Jul 10th 2013

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Another 5 words needed in the English Language



Do you find yourself tongue-tied trying to describe the “spare tire” of weight that you gained after your recent breakup? Are you always rushing out the door to check if the friend you are waiting for has arrived and wish you could describe the feeling of tense anticipation? Here is our third list of words that are needed in the English language. 

1. Backpfeifengesicht back-fifengazisht (German)
A face badly in need of a fist. We have all met one of these annoying creatures who knowingly goes around offending people, who proudly crosses all lines of decency and constantly infuriates those surrounding them. The Germans came up with a word for them: backpfeifengesicht.

2. Hikikomori hikiko-moree (Japanese)
Literally means “pulling inward, being confined” or “acute social withdrawal.” It is a Japanese term to refer to the phenomenon of reclusive adolescents or young adults who completely withdraw from social life. It is estimated that 1% of Japan (1,000,000 people) are living a hikikomori lifestyle and most of them are middle-class and supported by their parents. Could we classify the people sit alone in their basements playing 1000’s of hours of video games as Hikikomori?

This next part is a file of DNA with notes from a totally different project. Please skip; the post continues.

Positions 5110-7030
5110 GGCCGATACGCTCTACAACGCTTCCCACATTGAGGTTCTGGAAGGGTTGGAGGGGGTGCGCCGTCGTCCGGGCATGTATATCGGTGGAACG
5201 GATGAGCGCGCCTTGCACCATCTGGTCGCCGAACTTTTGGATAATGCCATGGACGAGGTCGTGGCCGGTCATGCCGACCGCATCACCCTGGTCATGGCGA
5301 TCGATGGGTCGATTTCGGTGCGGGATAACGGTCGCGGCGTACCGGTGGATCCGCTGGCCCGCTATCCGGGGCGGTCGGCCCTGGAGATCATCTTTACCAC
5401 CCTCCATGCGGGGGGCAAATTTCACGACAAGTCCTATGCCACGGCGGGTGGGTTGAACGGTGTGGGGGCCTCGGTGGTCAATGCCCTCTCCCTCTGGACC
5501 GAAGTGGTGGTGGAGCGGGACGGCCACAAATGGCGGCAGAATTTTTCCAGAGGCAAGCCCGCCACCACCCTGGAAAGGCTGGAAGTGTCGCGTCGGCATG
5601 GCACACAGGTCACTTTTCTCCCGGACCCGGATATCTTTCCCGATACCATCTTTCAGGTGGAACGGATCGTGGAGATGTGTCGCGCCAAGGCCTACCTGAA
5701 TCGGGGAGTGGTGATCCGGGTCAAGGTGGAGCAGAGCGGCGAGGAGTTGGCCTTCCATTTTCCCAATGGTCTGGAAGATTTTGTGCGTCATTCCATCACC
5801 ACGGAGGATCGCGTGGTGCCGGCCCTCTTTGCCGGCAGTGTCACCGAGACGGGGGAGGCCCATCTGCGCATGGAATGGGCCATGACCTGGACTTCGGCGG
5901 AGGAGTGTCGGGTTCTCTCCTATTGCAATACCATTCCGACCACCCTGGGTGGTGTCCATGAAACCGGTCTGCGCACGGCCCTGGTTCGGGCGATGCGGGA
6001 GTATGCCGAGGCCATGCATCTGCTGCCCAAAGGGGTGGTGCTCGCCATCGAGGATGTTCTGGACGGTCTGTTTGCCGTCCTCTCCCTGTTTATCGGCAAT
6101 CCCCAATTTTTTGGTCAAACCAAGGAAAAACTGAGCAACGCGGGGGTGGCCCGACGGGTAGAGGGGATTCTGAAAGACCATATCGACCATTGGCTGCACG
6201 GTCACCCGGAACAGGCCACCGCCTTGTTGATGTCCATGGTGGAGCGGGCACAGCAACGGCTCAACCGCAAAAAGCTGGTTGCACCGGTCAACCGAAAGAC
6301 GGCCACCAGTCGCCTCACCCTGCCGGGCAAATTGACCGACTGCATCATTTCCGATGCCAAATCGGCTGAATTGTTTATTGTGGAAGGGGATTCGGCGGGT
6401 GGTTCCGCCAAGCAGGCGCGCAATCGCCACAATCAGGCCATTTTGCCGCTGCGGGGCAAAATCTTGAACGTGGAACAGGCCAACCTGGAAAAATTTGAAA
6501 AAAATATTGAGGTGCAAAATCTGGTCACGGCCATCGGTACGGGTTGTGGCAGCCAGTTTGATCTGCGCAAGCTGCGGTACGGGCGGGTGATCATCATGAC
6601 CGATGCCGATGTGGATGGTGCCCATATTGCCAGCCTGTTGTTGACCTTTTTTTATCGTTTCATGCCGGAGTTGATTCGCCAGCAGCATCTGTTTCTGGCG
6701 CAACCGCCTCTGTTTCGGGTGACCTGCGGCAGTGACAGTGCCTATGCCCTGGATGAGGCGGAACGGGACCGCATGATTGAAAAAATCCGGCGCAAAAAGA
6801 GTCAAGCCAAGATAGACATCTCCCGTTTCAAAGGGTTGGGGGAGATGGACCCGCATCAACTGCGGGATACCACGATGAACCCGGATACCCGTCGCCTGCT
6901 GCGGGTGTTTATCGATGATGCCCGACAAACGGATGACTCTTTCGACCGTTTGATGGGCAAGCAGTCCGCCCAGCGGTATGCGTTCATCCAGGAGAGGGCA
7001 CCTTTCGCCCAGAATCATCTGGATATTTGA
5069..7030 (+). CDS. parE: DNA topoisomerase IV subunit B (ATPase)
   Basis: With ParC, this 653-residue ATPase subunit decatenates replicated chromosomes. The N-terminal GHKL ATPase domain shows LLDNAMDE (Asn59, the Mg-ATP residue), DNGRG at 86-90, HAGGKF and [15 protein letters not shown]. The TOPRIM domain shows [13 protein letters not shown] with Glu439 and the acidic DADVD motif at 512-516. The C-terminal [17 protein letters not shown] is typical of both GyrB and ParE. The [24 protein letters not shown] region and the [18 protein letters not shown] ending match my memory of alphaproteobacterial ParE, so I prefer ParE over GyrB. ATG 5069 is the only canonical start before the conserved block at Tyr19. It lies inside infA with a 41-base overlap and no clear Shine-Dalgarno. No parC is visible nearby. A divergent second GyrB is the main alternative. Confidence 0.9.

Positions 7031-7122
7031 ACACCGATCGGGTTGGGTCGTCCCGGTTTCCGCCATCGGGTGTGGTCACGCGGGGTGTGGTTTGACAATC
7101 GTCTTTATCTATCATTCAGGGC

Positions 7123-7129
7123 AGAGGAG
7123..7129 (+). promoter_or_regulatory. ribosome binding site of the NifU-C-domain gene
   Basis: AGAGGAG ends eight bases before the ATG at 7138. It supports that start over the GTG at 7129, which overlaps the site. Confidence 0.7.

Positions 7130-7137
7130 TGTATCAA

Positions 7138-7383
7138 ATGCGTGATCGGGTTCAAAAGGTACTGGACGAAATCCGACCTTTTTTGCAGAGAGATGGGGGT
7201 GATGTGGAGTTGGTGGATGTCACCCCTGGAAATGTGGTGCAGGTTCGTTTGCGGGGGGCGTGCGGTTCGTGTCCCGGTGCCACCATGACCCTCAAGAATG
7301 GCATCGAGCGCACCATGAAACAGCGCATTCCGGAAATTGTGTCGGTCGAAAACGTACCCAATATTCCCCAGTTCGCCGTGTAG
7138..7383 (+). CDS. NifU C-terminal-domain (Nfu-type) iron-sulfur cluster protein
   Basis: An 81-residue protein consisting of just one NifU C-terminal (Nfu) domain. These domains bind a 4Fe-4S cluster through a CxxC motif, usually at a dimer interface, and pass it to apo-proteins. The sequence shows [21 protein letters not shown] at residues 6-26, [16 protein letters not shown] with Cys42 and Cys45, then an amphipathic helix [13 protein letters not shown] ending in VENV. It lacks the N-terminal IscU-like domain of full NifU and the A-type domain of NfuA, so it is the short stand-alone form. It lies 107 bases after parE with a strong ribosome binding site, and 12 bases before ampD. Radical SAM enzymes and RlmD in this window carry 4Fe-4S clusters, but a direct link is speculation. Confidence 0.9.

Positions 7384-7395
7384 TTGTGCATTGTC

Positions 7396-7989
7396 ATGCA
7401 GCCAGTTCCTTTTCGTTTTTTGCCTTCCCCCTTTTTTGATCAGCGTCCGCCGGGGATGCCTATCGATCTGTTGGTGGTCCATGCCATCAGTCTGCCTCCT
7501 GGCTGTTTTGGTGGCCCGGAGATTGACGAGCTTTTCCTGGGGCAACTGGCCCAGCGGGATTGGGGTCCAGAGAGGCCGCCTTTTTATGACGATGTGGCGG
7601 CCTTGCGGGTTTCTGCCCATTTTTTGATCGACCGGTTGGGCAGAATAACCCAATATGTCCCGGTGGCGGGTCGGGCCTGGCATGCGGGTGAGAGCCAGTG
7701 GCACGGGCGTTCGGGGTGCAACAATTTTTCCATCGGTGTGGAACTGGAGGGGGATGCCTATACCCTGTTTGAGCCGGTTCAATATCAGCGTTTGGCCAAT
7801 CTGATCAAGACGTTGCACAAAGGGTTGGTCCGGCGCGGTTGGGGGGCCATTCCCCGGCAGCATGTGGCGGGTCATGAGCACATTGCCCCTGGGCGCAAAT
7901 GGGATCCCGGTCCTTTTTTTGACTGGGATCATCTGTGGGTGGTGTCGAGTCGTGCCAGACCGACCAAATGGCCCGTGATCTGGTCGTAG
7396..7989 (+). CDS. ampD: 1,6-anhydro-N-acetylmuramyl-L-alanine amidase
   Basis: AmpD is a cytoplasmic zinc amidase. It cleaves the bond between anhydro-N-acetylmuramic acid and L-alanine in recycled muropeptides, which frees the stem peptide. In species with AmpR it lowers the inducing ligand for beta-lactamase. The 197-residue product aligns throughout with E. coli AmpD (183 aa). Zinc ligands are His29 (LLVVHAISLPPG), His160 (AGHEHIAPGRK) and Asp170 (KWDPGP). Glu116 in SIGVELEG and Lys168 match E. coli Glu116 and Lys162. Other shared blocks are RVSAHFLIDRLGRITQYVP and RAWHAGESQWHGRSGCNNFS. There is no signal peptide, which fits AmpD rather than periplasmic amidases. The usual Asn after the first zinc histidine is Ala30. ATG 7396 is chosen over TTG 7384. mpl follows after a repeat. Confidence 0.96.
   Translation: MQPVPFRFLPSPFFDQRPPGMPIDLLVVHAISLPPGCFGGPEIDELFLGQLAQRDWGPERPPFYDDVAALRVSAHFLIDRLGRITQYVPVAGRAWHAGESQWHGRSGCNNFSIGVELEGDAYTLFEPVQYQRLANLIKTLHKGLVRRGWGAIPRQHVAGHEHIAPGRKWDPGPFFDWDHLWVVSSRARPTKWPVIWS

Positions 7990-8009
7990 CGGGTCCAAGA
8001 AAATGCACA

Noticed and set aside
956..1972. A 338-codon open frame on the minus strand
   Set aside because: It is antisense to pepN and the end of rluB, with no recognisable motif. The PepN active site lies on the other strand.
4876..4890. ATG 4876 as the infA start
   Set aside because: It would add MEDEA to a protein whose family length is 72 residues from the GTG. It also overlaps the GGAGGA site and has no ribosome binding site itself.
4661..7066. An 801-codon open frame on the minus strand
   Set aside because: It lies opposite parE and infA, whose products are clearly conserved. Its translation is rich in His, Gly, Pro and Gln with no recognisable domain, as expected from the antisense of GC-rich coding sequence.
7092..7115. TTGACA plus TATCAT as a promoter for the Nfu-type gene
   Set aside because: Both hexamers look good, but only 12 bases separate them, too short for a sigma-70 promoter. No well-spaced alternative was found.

3. Walla! waalla! (Hebrew/Arabic)
Like many words in Chinese, this expressive word used in contemporary Hebrew/Arabic has a meaning that depends entirely on intonation. Walla can mean really, wow, are you serious, and even more. This versatile word can describe astonishment and surprise when spoken slowly and softly. When walla is spoken quickly with a high pitched intonation at the end it can mean are you kidding me/are you serious?

4. Iktsuarpok ick-saar-pock (Inuit)
Iktsuarpok is the word for the tense anticipation that you feel when you are waiting for someone to arrive. It’s the feeling that forces you to check outside often to see if your visitor is close by. Now we just need a word for watching a pot of water boil.

5. Kummerspeck kumarshpeck (German)
The Germans vocabulary is quite expressive isn’t it? Kummerspeck is the word for the weight gained after excessive emotional overeating. The sobbing person sitting on the couch eating an entire bucket of ice-cream is a common sight after a tough breakup and now we know which word to use to describe the unfortunate aftereffects.

Do you have any words in your native language that need an English equivalent? Leave them in the comments below!

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One Response to “Another 5 words needed in the English Language”

  1. Angela Scialom on July 28th, 2014

    Schadenfreude – which is used, as is, in English


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